Open Your Bible
Isaiah 30:18-26, Ecclesiastes 7:8-9, 1 Thessalonians 5:14-15, James 5:7, 2 Peter 3:1-13
My youngest daughter turns three next month. She is at the delightfully frustrating age where she wants to do far more than she is physically or emotionally able to do, and usually, that means I spend a lot of time waiting for her to “do it all by my OWN!” (Her adorable way of saying “myself.”)
We love to go on walks as a family in the evenings. My eldest flies down the sidewalk on her bike with training wheels, but my youngest isn’t very speedy. Nor does she try particularly hard to go fast on her scooter or her balance bike. More often that not, my husband and I trade off for the very arduous, slow task of pushing her, drenched with summer sweat, watching the other spouse laughing and jogging in the distance. No manner of coaxing, teaching, encouraging, or letting her go on hills will motivate her to do it herself. So a few weeks ago, I bought her a tricycle. I thought, Surely this will solve our nightly struggle! But dear reader, it did not. Now we just take turns pushing her princess-adorned tricycle up and down the hill.
There is no fast track for learning to ride a bike, but boy, has it ever tested my patience almost every night this past summer, along with nearly everything else about this almost-comically-catastrophic year. My patience ran out on day two of quarantine, and that was over eight months ago. Have we ever, collectively, felt so impatient, so restless, so tired of non-progress? I’m impatient for the past and the future at the same time. I reason, If we can’t go back to where we were, maybe we could at least hurry up and get to where we’re going!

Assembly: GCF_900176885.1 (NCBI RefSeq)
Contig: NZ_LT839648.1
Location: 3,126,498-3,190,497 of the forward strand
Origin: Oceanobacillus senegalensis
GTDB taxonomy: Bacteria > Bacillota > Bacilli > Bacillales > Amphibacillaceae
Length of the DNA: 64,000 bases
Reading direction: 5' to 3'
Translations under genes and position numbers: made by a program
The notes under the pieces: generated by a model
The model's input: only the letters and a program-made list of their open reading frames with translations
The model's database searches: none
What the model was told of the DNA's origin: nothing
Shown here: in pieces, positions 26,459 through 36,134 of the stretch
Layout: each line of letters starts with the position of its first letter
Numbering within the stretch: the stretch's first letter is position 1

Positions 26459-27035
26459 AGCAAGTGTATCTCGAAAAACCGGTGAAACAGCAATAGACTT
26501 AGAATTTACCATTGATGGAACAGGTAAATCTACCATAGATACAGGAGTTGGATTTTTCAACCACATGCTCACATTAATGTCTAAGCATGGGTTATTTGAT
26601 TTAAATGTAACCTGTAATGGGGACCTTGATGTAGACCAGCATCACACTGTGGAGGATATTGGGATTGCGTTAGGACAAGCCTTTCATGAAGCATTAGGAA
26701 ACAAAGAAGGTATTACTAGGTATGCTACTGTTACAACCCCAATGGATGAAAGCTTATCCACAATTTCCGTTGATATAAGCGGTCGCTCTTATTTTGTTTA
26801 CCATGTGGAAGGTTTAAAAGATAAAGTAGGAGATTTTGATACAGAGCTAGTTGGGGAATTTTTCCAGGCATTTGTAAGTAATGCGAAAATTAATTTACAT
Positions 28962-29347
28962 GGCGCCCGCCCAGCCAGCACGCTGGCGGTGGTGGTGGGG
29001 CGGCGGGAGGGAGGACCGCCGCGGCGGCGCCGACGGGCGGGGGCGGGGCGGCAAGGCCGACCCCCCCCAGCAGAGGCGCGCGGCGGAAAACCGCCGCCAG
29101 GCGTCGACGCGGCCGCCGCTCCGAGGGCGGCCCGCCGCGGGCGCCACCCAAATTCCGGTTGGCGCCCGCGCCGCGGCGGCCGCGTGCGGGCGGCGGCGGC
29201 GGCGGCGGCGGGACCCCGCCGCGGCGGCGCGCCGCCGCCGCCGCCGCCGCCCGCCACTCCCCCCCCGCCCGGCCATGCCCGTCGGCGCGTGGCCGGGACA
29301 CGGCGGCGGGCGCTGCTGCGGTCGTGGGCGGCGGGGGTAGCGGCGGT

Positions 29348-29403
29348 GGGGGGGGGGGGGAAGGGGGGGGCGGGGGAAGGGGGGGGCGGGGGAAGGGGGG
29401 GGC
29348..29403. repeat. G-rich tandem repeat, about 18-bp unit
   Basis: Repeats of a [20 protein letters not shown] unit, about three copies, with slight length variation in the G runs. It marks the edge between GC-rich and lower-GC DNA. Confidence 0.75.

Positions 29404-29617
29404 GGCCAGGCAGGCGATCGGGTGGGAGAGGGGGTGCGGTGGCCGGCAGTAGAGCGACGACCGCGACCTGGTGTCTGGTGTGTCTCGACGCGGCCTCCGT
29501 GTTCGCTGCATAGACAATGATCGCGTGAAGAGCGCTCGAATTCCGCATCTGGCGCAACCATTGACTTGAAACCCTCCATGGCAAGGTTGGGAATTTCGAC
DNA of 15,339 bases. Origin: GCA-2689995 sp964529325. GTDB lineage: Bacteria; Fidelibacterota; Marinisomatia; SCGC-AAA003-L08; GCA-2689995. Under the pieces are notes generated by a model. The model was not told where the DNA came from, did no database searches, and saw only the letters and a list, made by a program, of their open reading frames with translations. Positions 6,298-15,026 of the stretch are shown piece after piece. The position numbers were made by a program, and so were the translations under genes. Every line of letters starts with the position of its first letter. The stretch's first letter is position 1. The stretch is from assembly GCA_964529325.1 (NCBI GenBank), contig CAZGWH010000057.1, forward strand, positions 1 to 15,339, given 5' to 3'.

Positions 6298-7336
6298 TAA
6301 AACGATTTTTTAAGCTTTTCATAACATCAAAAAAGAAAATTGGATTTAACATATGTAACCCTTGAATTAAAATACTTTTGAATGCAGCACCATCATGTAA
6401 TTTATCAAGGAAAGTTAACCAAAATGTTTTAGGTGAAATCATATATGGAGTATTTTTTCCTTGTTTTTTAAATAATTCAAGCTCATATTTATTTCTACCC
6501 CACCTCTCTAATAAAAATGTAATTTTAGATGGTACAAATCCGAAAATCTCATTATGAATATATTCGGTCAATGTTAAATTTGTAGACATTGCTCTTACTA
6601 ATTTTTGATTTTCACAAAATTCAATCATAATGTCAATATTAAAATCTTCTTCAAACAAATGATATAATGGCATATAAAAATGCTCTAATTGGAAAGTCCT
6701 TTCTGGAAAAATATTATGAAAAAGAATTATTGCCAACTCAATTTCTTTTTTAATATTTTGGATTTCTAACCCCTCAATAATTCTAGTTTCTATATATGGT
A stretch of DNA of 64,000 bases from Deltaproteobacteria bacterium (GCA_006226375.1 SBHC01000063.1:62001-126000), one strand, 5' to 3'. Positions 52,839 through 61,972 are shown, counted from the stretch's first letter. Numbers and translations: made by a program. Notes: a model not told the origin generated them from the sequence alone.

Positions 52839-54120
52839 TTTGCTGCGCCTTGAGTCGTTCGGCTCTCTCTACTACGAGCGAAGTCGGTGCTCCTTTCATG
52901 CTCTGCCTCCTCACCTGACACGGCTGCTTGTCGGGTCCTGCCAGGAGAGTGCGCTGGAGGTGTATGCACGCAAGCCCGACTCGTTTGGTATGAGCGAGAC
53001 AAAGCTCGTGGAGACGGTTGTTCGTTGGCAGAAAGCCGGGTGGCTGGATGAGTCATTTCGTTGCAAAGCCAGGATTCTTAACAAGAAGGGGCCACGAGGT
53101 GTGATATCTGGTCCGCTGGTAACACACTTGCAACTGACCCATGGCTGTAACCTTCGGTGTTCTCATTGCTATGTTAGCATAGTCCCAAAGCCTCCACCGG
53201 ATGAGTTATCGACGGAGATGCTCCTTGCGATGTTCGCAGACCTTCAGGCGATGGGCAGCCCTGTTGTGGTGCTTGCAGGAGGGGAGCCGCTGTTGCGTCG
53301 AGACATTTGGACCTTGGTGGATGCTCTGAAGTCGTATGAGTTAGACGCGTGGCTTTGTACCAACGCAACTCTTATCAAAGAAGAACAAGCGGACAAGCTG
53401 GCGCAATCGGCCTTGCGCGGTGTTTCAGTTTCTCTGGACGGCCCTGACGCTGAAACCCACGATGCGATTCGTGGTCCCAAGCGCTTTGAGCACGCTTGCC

This, my friends, is the same tension we feel spiritually. Our impatience for all things to be made new through the restoring, perfecting power of Jesus lingers every day. We long for it to be here soon—Maranatha! Come, Lord! The prophet describes this very longing, set in the hearts of all who believe (Isaiah 30:18–26). And yet, there is a difference between patience from the Spirit (waiting for God’s kingdom to reign forever!) and sinful impatience.
Sinful impatience says, “I know what’s right and exactly what I need, and I’m mad I’m not getting it right now.” Patience says, “I trust the Lord and His promises.” Scripture leads us to the same conclusion: a proud spirit is bound up in impatience (Ecclesiastes 7:8). Patience is grown from trust in the Lord and His timing, convinced He knows what we really need, in every realm and facet of our lives.
I believe my daughter will learn to ride a bike. I believe Jesus will return. There are a lot of things I believe I need or want to be happy, but ultimately, my attitude is more often than not one of prideful impatience. It’s impatience born out of my desire to be in control. What the Holy Spirit provides through ongoing sanctification is true patience. I trust Him with my eternity; I need to better trust Him with each day.